Yogita-Muttha

Brief introduction about yourself and tell us something about The Violet?

TheViolet.in is the hottest e-commerce subscription start-up that pampers you during your period with luxury indulgences and sanitary essentials. The Violet Box has luxury and vegan cosmetics, exquisite teas and coffee, gourmet chocolates and your choice of period essentials. The brands change every month giving their subscribers a product discovery platform. For every box sold Violet donates the sanitary essentials to those in need.

 

What ignited the spark in you to start Style The Violet?

Each lady spends over 1500 days of her lifetime having periods. In India there are over 300 Million women in the age group of 15 to 45 & around 60 million girls entering adolescence this year. In spite of this, women hygiene is still a taboo subject here which is shocking. Girls need to be pampered and treated specially at this time of the month. TheViolet.in thus came up with a subscription platform to pamper women with luxury indulgence boxes.

As per BBC and TOI, 70% of Indian women cannot afford sanitary napkins even today. This inspired TheViolet.in to donate period essentials to those in need for every box sold by them.

 

Please share your future goals.

To empower women in India. Says Yogita, the founder of Violet, ‘If women today start subscribing to companies like The Violet, could solve the sanitary napkin problem in our country’.

 

Something about the challenges you faced while starting The Violet.

I am a Chartered Accountant and Ernst & Young alumni. My co-founder Laukik was an associate at McKinsey & Company and an INSEAD MBA. It was challenging to make the choice of quitting our jobs to invest all our time and effort in a start-up. We decided to take the leap!

Violet launched its mobile app in early 2016 as an e-commerce platform purely for feminine hygiene products. We got feedback from our customers saying they could buy the same stuff from FlipKart, Amazon and other e-commerce sites. After this failure, our friends and family questioned our decision to quit our high paying jobs to run a start-up. We were persistent and determined to create impact. Our customer feedback for the app directed us to explore the period pampering space that was very popular in the US and UK. That is when we pivoted and the Violet Box was found.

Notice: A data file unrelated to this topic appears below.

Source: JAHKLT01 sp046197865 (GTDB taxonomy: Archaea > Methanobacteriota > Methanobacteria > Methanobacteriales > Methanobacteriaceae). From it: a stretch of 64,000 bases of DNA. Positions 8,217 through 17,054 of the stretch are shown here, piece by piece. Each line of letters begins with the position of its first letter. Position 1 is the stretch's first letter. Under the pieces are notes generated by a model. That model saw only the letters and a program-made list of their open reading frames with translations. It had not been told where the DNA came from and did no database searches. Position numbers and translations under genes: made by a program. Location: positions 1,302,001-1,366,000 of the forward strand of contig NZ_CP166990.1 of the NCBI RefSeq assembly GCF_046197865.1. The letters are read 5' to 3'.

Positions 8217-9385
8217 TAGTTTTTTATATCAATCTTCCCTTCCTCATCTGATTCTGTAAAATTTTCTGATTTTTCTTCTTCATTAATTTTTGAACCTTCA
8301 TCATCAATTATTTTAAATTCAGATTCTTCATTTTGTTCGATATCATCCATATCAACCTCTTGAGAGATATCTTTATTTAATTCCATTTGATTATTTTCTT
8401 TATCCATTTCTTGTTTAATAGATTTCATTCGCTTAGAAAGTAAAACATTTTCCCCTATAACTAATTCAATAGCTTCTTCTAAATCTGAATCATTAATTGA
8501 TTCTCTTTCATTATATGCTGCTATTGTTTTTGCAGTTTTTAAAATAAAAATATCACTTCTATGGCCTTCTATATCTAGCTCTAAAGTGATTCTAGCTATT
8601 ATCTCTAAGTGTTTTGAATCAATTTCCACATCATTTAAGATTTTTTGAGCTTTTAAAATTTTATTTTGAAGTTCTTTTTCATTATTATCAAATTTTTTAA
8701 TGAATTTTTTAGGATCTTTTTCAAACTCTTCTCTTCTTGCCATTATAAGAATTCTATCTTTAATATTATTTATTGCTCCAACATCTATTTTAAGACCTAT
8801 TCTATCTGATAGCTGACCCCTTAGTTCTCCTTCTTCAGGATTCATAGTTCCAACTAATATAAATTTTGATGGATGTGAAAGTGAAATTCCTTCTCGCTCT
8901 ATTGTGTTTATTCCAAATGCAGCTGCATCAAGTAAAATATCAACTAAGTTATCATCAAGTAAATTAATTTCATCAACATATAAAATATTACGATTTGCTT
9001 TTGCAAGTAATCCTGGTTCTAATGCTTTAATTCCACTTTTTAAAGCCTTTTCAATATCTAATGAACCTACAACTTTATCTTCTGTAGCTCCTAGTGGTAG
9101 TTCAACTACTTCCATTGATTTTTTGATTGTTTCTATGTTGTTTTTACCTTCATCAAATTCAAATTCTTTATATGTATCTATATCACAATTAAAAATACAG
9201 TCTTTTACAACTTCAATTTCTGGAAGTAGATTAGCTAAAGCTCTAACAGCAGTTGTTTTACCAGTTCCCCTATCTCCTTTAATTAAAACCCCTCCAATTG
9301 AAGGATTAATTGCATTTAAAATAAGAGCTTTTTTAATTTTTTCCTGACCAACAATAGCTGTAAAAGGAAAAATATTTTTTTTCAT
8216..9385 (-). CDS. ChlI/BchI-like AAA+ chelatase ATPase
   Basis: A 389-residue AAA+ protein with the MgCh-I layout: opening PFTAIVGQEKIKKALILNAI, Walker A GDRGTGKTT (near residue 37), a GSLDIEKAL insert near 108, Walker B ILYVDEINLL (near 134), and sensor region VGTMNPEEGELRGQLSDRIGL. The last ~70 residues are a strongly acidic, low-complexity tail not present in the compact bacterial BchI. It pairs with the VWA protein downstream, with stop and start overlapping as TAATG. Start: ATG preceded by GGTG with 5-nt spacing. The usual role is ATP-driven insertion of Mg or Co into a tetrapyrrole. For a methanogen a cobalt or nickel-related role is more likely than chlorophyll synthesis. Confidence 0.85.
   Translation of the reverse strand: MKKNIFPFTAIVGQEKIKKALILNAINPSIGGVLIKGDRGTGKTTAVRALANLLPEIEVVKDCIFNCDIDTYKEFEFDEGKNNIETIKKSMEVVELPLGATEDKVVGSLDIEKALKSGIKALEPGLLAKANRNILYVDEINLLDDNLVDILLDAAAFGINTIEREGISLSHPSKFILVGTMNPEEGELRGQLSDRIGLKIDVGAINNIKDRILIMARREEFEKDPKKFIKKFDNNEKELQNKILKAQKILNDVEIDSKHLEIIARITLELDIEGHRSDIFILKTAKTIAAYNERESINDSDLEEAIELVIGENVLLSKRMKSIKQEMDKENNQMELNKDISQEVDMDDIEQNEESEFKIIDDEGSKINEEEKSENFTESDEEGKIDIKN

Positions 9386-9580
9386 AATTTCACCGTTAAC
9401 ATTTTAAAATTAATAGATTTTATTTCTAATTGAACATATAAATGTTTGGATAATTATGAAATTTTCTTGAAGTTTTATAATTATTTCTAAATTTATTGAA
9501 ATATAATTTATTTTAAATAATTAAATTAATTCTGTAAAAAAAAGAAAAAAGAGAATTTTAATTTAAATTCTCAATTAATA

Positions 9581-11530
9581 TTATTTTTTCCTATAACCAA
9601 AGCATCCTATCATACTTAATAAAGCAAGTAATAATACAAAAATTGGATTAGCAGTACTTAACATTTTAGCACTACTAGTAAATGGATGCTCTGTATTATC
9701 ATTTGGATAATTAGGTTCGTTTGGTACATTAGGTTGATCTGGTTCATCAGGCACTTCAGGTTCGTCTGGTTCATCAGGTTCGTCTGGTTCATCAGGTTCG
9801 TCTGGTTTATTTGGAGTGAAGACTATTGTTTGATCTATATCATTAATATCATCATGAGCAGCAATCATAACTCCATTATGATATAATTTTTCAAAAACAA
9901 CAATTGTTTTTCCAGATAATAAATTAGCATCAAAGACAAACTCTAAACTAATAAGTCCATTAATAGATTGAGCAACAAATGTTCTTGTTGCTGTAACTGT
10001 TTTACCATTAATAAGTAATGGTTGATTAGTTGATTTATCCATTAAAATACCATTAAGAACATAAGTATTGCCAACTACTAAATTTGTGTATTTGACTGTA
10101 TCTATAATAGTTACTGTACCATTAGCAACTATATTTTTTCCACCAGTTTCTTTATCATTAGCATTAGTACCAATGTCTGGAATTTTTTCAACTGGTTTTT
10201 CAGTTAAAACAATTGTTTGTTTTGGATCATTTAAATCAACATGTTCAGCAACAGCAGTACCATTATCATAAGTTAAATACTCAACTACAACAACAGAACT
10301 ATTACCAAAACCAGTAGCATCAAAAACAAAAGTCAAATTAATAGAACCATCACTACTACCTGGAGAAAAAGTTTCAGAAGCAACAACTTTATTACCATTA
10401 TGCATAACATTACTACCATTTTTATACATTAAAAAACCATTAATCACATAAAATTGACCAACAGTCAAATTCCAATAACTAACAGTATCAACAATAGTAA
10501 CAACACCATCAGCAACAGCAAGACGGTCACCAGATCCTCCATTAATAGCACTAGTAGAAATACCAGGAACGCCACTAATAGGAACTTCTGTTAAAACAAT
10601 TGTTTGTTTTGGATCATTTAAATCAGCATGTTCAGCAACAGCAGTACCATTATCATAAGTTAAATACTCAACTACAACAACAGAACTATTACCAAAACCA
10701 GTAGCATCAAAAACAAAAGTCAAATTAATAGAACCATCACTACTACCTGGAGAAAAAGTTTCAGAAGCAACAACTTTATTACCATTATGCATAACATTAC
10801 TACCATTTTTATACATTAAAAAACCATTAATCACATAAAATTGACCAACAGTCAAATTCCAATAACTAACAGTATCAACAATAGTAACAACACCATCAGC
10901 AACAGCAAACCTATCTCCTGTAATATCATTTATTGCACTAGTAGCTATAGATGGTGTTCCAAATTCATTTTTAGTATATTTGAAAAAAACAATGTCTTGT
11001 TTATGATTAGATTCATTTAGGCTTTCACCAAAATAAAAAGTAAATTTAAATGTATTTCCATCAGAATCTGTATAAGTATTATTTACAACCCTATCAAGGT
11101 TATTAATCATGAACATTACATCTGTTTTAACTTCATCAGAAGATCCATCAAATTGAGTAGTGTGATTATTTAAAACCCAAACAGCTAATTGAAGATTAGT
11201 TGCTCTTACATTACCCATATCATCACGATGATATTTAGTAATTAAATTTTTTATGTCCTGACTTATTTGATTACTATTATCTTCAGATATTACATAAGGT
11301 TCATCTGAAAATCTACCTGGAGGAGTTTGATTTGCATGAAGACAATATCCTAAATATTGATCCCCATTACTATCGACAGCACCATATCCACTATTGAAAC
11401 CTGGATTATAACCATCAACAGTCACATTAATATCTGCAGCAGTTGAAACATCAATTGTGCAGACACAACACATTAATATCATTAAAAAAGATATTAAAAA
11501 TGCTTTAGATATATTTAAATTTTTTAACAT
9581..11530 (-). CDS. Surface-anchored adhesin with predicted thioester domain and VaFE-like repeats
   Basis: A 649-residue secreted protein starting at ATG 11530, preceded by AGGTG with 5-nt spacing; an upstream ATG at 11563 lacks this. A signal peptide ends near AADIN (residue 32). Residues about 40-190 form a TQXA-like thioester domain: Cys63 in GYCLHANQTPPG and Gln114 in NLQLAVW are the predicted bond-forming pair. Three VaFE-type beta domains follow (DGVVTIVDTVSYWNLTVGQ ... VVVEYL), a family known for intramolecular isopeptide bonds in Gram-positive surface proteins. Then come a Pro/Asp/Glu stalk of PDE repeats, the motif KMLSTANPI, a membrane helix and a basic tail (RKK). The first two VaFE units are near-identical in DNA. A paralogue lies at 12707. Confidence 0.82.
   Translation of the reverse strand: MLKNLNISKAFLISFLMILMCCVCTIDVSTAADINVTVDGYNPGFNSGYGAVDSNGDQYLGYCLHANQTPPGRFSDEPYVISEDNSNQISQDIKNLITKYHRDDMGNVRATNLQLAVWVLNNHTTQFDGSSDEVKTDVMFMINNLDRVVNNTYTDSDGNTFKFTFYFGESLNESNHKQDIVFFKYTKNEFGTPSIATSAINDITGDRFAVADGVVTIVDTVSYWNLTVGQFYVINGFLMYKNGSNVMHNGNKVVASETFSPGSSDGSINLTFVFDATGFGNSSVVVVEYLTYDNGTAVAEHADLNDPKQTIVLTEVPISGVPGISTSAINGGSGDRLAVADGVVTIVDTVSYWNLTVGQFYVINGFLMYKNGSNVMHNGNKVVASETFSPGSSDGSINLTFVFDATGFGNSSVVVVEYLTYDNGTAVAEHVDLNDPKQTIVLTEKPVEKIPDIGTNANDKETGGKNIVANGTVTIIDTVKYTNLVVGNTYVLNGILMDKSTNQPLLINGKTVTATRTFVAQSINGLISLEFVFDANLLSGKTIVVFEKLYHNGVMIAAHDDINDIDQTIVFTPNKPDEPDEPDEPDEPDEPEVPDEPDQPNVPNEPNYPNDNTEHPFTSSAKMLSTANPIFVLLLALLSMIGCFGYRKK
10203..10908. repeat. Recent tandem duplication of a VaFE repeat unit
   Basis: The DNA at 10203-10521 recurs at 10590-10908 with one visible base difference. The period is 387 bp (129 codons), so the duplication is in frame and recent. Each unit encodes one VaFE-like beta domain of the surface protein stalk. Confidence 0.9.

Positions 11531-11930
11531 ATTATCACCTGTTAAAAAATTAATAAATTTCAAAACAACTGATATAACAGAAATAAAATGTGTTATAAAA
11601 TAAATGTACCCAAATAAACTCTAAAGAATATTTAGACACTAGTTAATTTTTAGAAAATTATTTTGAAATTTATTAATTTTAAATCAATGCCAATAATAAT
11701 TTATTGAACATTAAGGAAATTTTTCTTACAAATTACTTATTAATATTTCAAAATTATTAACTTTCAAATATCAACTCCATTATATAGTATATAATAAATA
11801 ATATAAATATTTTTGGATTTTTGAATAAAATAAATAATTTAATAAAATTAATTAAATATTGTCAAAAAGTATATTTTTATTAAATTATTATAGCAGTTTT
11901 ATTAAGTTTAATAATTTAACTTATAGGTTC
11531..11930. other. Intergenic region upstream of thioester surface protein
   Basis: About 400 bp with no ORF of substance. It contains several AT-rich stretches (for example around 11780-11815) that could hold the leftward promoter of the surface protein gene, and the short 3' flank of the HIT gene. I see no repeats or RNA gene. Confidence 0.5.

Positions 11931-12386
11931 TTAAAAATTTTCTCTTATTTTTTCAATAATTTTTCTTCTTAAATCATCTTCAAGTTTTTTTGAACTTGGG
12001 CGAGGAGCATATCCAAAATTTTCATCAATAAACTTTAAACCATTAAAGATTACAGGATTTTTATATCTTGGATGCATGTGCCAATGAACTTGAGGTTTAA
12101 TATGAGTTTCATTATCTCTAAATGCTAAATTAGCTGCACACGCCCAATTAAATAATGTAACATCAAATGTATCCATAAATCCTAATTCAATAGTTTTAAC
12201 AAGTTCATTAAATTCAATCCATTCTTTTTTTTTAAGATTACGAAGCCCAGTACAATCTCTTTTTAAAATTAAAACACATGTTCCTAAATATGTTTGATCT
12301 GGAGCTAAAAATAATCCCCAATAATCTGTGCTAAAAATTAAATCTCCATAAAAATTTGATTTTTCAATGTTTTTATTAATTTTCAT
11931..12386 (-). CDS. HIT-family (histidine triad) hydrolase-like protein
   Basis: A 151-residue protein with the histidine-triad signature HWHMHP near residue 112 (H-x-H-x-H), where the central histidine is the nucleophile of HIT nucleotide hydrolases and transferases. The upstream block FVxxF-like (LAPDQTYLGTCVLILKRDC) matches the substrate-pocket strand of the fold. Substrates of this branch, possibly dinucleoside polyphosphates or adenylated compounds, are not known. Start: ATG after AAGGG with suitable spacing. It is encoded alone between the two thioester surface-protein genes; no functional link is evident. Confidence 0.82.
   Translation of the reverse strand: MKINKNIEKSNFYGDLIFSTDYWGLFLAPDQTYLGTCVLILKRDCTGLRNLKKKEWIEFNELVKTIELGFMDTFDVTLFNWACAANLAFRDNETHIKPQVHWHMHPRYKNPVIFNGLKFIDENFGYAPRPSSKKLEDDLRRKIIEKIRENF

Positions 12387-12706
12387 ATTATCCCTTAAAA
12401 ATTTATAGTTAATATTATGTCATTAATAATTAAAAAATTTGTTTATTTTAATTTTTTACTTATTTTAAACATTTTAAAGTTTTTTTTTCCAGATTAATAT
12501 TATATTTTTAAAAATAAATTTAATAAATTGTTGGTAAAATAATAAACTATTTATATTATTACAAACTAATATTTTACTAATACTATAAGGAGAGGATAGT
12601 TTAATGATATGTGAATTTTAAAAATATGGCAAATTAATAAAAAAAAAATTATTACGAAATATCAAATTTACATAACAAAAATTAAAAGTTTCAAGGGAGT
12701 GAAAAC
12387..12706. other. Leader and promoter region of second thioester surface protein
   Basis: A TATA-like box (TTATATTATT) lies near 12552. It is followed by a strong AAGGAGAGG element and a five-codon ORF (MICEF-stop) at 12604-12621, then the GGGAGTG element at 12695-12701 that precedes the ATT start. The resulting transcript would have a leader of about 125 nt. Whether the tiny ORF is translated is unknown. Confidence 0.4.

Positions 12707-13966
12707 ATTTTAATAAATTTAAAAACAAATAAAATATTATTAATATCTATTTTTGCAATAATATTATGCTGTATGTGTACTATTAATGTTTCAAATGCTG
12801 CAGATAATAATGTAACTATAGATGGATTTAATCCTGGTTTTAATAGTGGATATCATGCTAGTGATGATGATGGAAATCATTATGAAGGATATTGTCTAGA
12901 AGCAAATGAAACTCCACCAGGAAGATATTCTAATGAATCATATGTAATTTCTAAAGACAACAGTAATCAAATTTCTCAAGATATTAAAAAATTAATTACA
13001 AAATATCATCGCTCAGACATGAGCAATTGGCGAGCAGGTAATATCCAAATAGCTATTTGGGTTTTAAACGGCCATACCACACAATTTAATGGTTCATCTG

The-Violet-Wow-Box

 

What are your views on the thought, that as compared to male counterparts, it’s harder and more struggling for females to make a mark professionally?

India is still striving to empower its women. A lady has her family and work both as her primary responsibility unlike men for whom work is their primary responsibility and any contribution towards family is appreciated as a favor. Given this, I urge the women of our country to support other women in their life. It is we who have to change our attitudes towards each other so that the world will accept the change.

 

What piece of advice would you like to give to the aspiring youth who wish to pursue their dream of becoming an entrepreneur?

My advice – Don’t wait for the right idea to come along, start with the right intent, eventually one of your business ideas will click. Most importantly, do your maths before starting the business, it is important to know and understand your market size and customer needs before you hit the ground.

 

According to you, what are the top three essential skills needed to be a successful entrepreneur?

Persistence, Vision and Motivation

 

Would you like to share your secret success mantra with our readers?

I strongly believe that one should enjoy their journey and if life gets stuck somewhere, then it is time to find a new direction. It is not about winning or losing, it is about enjoying the journey.

 

What are your views and opinions towards the ambiguous need to promote women entrepreneurship and women empowerment in India?

A TED talk by Reshma Saujani, founder of Girls Who Code really inspired me. It has a message that every women and women entrepreneur should hear. ‘Most girls are taught to avoid risk and failure, be perfect, and look pretty. Boys on the other hand are taught to play rough. They are habituated to take risks after risks. In Silicon Valley they take you seriously only after you have at least 2 failed start-ups. In spite of this, we are raising our girls to be perfect and our boys to be brave. Teach girls bravery not perfection. Teach them to be brave in school and early in their careers. Show them they will be loved and respected not for being perfect but for being courageous. ‘

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